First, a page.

MAY 9, 1962
BOSTON —On Tuesday morning President Kennedy addressed the United Automobile Workers convention in Atlantic City, N.J., and I am sure it was a satisfying experience, for this is a very unusual gathering. The nearly 6,000 delegates do not seem to be interested only in wages and hours and working conditions for themselves. Over the years in this union they have developed a social conscience and they are thinking of many things besides the needs and concerns of their own particular members.
This union's leaders and members dare to think as statesmen and consider the future economic development of our own country and of the world.
The President had a sympathetic and understanding audience that may have known even more about the Presidential problems in economics than some of the business groups to whom he is frequently obliged to explain the purposes for government action in this field.
Of one thing I am sure, however: the President could not have had as unique and friendly an audience as was accorded on last Sunday to Mary Heaton Vorse, Upton Sinclair and myself. We were given beautiful plaques for having helped the labor movement over the hard years.
Had we been any younger we perhaps could not have been the recipients of such words of praise, for today the labor movement is a strong movement that often has to be reminded of its responsibilities. When we first became interested in finding out about labor conditions, though, the labor movement had not reached the strength which came after the Wagner Labor Act was enacted and the great increase in organization developed throughout our country.
I don't believe any awards were ever received with more pleasure and gratitude than those that were given to us. It just so happened that we were active at a particular time. For I can still remember vividly when I first read Upton Sinclair's book, "The Jungle," and when Walter Reuther said that this book had awakened the conscience of America and that he thought it had also turned their stomachs I was very conscious of just this result where I was concerned.
I can also remember reading some of Mary Heaton Vorse's reports on what occurred on certain strike fronts in those days.
And my early education in labor unions goes back to visiting families in New York City tenement houses where sweatshop labor was going on and little children, five and six years old, were working at tables with their parents making artificial flowers until they dropped with fatigue and slid off the bench to the floor. In many cases the parents were too busy to spare the time, for fear of the loss of a few cents, to stop and pick up the little ones.
We have moved forward, certainly. And perhaps the labor unions need to be reminded occasionally that they must grow in statesmanlike ways, but I also wish that organized labor could grow in membership to far greater proportions, too. The standards for working conditions are really established by what in America is still only a handful of the total number of workers. Other workers are profiting by the dues paid by organized labor and their bargaining power.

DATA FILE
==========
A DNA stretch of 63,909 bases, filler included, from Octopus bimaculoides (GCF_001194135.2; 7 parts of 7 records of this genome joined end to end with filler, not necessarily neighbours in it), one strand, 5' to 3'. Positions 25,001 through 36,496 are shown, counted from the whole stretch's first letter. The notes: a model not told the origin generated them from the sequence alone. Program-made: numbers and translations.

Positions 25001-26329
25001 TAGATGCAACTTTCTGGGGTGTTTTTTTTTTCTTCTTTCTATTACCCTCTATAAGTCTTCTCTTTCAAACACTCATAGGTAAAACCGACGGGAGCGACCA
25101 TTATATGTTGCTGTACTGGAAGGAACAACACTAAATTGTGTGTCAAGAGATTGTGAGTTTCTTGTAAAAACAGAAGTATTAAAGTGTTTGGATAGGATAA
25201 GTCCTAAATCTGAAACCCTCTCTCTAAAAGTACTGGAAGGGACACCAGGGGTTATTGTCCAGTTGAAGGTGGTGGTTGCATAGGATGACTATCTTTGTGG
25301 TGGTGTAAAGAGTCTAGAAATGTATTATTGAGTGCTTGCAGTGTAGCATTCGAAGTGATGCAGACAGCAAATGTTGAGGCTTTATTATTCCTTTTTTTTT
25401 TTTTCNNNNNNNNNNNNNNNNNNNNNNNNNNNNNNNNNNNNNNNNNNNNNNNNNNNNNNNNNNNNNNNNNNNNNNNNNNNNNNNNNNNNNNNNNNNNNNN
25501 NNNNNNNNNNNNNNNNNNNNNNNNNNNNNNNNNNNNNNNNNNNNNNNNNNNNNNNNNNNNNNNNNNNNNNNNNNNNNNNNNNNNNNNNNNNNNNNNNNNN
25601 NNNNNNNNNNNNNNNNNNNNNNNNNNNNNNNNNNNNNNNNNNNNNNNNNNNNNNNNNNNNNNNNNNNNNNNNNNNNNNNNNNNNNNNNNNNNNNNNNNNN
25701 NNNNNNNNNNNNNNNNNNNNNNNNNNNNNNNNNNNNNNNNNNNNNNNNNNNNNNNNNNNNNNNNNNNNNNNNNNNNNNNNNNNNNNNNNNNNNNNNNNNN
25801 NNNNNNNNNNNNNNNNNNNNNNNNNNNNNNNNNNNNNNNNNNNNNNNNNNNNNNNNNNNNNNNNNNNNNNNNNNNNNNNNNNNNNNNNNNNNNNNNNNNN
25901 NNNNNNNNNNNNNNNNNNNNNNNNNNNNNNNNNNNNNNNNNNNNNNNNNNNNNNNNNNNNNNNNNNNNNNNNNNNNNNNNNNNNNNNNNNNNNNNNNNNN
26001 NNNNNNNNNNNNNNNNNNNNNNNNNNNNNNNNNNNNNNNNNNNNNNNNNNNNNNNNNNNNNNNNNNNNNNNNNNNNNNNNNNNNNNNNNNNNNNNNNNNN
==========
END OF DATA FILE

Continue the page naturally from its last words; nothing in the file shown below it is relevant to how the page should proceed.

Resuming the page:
The current week—May 6 to 12—has been designated JOB Week, and an intensive campaign has been launched to encourage the employment of many thousands of disabled men and women in the metropolitan area of New York. I certainly hope this movement also will affect other areas of the country.
This is a campaign of vital importance to people who suffer from a great variety of disabilities. Yet, if properly trained, these people can become some of the most valuable employees that any business can have. Disabled workers take pride in any job they can master and will perform it as well, if not better, than those without any handicap at all because they put into it their complete and concentrated interest.
JOB—which stands for Just One Break, Inc.—is a placement agency of which Orin Lehman is chairman and Charles A. Dana Jr. is president. One of the members of the board of directors is Henry Viscardi Jr., head of Abilities, Inc. Mr. Viscardi's organization is a shining example of a successful business run with handicapped people.
JOB's vital role is to find jobs for disabled people who need such assistance. There is prejudice against handicapped people and they need a skilled staff, first to help them obtain retraining and then to help employers find such a trainee for a particular job.
Every man who is working and not dependent on public funds means a little less burden on the taxpayer. And in line with this JOB needs to add to its trained staff to meet the growing need for selective placement, to establish additional branch offices in other communities, to expand its research program to help guide business administrators and safety engineers, and to further public understanding that disabled personnel can perform countless jobs and frequently may become a company's most valuable employees.
An injured person in a family, particularly the breadwinner, may change the whole aspect of family life. If, however, he returns to a job in a very short time, the family is rehabilitated and the object of all the work that goes into returning a disabled person to a normal contact with life has been accomplished.
(Copyright, 1962, by United Feature Syndicate, Inc.)
About this document
My Day by Eleanor Roosevelt, May 9, 1962
Digital edition created by The Eleanor Roosevelt Papers Project The George Washington University 312 Academic Building 2100 Foxhall Road, NW Washington, DC 20007
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